Benefits of No Alcohol for Three Months and Longer
Congratulations, the worst is officially behind you at this stage. While recovery is a lifelong process that never ends, your physical addiction should subside considerably. You may notice bouts of post-acute withdrawal syndrome (emotional signs of alcohol withdrawal that include anxiety, bouts of anger, and depression) at various points over your first year of sobriety, but these should be infrequent and go away in time. Continuing to attend 12-step meetings and use sobriety apps can go a long way in keeping you sober during these tough times.
On the whole, though, you should continue to notice improvements in mood and your physical health. Alcohol takes a toll on the body, and the longer you go without drinking, the better you’ll feel physically and mentally.
How Long for Hormones to Balance After Quitting Alcohol?
One question that often arises when discussing recovery is, “How long does it take for hormones to balance after quitting alcohol?” Hormonal imbalance is a common issue following long-term alcohol use, affecting not just your mood but also various bodily functions.
The timeline for hormonal balance can vary significantly from person to person. Factors such as the length and severity of alcohol abuse, overall health, and the presence of co-occurring medical conditions can all play a role. However, generally speaking, it can take anywhere from a few weeks to several months for hormones like cortisol, serotonin, and dopamine to stabilize.
It’s essential to note that medical supervision is often required for this process. Hormonal imbalances can lead to a range of symptoms, including sleep disturbances, mood swings, and even more severe mental health issues like anxiety or depression. Therefore, consulting with healthcare providers and potentially undergoing hormone level tests can be beneficial for a more personalized recovery plan.
If you’re concerned about hormonal imbalance during your recovery, consider enrolling in a comprehensive treatment program that addresses both the physical and psychological aspects of alcohol abuse. Such a program can provide you with the medical support you need to better understand and manage your hormonal levels as you work toward long-term sobriety.
Are you ready to get started on your own recovery journey? It’s never easy, but when you stick with it, it’s always rewarding. Reach out for help at (813) 908-4199 or through our confidential contact form. Now that you know what happens when you stop drinking, you can make an informed choice and guide your life into a better, happier place.
Take your first step towards recovery.
After three months with no alcohol, you should be feeling better both physically and emotionally. You may still feel tempted to drink, but your body and mind will be well on their way to recovery. You may occasionally notice flare-ups of the mental effects of quitting alcohol, such as anxiety or depression, but these should be temporary and less frequent as you continue on without alcohol. Remember, recovery takes time, but the longer you go without alcohol, the healthier you’ll be physically, mentally, and emotionally.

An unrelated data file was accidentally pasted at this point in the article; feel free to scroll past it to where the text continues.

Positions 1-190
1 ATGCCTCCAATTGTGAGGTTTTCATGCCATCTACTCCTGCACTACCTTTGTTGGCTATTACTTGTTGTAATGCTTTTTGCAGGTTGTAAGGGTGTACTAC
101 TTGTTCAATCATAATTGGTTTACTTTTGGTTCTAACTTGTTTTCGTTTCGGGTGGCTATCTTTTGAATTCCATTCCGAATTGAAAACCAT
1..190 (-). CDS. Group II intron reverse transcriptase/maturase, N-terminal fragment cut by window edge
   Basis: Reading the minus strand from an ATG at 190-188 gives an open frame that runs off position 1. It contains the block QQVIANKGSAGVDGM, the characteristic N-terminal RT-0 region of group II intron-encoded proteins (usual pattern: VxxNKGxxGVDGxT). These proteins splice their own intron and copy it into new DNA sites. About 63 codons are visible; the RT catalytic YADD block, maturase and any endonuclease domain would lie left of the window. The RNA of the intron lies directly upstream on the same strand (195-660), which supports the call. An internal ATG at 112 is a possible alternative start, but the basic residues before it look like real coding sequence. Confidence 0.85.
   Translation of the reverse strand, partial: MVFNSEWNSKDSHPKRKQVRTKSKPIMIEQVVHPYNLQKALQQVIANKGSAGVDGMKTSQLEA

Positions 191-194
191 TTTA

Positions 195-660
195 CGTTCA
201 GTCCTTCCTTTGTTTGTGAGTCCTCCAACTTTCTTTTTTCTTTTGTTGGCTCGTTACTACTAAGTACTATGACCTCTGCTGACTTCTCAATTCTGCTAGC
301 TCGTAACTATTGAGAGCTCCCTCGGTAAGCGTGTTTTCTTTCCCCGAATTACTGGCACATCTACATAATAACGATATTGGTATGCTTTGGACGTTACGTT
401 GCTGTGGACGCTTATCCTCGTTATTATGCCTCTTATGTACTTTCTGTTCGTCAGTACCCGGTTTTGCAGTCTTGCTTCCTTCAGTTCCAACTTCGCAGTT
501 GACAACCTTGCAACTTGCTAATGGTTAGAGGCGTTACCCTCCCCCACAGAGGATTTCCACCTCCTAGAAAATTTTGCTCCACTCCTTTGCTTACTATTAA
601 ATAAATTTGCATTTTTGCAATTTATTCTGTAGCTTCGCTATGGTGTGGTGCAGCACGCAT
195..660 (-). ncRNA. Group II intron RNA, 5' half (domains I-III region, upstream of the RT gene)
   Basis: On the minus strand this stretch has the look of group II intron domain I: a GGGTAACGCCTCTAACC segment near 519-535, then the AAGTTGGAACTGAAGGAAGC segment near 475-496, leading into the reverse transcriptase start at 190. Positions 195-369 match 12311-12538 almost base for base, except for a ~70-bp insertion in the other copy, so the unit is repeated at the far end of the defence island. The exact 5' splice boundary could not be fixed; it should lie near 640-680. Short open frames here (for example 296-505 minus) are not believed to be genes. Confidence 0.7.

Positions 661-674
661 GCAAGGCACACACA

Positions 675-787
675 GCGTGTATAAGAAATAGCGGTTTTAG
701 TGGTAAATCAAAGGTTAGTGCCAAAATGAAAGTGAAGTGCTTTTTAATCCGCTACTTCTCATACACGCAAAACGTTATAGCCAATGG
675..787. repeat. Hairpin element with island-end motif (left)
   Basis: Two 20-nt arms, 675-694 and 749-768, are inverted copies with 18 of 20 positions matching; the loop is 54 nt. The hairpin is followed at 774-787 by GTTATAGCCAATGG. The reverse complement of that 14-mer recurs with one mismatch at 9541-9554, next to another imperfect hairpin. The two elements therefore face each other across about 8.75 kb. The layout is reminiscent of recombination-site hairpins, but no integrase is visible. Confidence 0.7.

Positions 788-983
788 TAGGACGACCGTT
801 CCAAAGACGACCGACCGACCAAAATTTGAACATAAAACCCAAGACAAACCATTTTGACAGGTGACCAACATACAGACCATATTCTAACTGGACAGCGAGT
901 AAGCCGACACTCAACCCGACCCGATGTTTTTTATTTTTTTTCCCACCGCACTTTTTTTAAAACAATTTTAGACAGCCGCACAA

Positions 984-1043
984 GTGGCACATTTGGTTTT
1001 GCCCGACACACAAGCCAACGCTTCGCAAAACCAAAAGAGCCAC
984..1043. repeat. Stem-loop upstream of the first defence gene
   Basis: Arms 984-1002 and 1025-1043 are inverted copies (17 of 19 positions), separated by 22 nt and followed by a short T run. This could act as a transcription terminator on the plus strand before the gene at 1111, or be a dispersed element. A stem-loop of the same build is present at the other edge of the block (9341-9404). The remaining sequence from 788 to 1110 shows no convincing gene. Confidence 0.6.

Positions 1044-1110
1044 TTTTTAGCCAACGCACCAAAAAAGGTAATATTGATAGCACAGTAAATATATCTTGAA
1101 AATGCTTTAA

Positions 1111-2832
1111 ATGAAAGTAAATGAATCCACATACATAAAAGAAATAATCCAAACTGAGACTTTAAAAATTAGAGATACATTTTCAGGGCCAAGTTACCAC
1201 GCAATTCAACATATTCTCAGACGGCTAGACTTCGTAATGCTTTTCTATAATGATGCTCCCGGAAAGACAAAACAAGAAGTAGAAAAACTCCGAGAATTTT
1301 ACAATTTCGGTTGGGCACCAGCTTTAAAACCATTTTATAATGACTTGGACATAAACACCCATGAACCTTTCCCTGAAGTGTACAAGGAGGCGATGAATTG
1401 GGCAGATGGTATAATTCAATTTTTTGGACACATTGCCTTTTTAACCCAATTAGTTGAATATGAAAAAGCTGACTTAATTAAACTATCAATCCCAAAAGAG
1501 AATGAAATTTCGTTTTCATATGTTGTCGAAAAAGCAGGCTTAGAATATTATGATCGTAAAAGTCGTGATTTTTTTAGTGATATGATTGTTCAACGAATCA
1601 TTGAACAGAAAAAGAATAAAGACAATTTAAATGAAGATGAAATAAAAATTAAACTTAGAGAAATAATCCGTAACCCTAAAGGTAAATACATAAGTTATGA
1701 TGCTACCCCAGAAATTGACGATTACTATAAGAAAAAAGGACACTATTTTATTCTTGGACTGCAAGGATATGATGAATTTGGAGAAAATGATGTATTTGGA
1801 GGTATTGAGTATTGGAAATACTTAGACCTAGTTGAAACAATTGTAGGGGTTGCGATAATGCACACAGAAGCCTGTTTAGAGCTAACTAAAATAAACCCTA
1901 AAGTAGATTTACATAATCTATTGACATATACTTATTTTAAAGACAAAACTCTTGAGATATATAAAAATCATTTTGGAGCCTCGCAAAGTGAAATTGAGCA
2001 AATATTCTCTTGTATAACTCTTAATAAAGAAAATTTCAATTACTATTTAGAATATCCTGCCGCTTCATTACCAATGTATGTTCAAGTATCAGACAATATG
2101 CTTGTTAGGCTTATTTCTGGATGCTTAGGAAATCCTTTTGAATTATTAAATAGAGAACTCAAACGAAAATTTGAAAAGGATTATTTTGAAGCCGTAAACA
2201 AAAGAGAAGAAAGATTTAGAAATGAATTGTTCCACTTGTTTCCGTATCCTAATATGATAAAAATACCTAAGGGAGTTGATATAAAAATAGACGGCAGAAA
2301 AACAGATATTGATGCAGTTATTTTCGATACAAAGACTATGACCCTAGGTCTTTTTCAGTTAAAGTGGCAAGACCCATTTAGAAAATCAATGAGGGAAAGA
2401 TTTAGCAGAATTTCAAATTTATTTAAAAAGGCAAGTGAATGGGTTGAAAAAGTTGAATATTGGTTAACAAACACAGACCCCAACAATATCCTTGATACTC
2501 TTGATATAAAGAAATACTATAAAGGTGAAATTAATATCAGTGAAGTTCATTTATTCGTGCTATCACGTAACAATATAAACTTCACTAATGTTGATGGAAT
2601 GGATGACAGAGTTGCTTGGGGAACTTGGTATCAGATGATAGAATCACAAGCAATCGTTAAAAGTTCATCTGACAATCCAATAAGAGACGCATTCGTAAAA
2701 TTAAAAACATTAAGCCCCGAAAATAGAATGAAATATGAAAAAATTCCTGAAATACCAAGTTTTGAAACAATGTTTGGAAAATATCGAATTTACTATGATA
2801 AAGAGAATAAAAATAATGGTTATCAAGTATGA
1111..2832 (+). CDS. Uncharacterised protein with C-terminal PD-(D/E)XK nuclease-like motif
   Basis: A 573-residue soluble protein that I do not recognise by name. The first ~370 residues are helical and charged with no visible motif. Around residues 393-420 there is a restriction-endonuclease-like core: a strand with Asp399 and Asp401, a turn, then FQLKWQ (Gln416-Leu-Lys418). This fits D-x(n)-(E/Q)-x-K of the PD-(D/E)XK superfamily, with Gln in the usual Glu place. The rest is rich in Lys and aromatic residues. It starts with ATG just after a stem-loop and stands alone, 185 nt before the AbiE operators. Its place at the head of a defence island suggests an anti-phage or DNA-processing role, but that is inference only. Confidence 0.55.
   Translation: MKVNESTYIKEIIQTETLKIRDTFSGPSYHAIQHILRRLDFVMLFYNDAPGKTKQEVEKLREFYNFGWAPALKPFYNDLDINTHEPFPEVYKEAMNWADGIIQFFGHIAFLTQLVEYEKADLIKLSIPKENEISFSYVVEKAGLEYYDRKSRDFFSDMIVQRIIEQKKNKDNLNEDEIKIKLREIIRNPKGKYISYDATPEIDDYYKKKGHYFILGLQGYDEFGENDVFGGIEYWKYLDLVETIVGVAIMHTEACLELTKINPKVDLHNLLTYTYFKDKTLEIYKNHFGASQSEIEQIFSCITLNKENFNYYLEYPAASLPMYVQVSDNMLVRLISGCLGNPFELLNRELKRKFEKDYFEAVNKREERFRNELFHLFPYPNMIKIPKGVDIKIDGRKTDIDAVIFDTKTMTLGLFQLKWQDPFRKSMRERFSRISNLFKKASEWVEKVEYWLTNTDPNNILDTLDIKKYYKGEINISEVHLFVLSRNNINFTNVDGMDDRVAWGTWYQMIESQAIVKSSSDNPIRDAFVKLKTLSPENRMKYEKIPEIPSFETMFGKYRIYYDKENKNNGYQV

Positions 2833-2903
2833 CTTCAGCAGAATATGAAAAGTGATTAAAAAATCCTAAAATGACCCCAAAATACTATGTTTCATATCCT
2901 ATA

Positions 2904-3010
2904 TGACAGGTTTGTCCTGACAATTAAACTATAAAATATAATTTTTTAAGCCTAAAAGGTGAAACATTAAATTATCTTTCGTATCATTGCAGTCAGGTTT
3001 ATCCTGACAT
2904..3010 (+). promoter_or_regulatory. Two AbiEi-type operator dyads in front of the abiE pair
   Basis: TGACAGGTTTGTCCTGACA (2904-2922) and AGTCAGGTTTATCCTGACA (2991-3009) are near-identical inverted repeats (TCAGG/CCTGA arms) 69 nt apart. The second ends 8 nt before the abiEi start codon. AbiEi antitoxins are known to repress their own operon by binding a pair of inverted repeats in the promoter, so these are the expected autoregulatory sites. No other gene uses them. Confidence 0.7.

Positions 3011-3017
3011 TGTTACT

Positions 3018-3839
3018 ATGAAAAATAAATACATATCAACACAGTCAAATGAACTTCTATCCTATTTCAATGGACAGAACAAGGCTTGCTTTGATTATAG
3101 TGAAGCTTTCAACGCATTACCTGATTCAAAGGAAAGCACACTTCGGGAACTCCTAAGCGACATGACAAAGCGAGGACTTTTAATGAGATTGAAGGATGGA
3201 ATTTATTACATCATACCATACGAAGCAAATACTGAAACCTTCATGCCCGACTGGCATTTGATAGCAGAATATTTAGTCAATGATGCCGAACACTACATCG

During your first month of recovery, you may start to notice the emotional effects of quitting alcohol. These include anxiety, depression, and bouts of anger. These are all completely normal, and they’re your brain’s way of operating as it begins to heal itself from damage done by alcohol. However, during this period you may also start to develop important benefits of quitting alcohol, such as healthier liver function and longer, more restful sleep.
Your first week without alcohol is generally considered the worst part of recovery. You will likely get sick due to alcohol withdrawal symptoms, with the following being most common:
- Nausea and vomiting
- Chills or hot flashes
Because this is such a vulnerable time, and your risk of relapse is high, most people enroll in an alcohol detox program at this stage of recovery. This will keep you safe and sober and empower you to have a constructive, successful recovery.
The initial stages of alcohol withdrawal typically last up to seven days, but that doesn’t mean you will be “back to normal” after that time. In the early days of recovery, your body will go through stress as it adjusts to functioning without alcohol. This adjustment period will continue for months to come and get easier over time, but the initial stages of withdrawal should be finished within one to two weeks of your last drink.
While the onset of alcohol withdrawal symptoms vary by person, they can start as soon as six hours after your last drink. In other cases, they may take up to 72 hours after your last drink. This will ultimately depend on how much you’re used to drinking, how long you’ve been drinking heavily, your medical history, and genetic factors.
Alcohol can cause depression, and in some cases, depression can cause alcoholism. When you are depressed, you may feel tempted to self-medicate with alcohol. This will make problems easier to deal with in the short term, but in the long term, it can lead to social isolation, financial troubles, and an overall increase in depression symptoms. Similarly, drinking too much can worsen your situation, which can lead to depression, particularly because alcohol is a depressant.
Moreover, in the early stages of recovery, not drinking alcohol can lead to depression symptoms as your brain starts to heal. This is normal, and it often goes away with continued sobriety.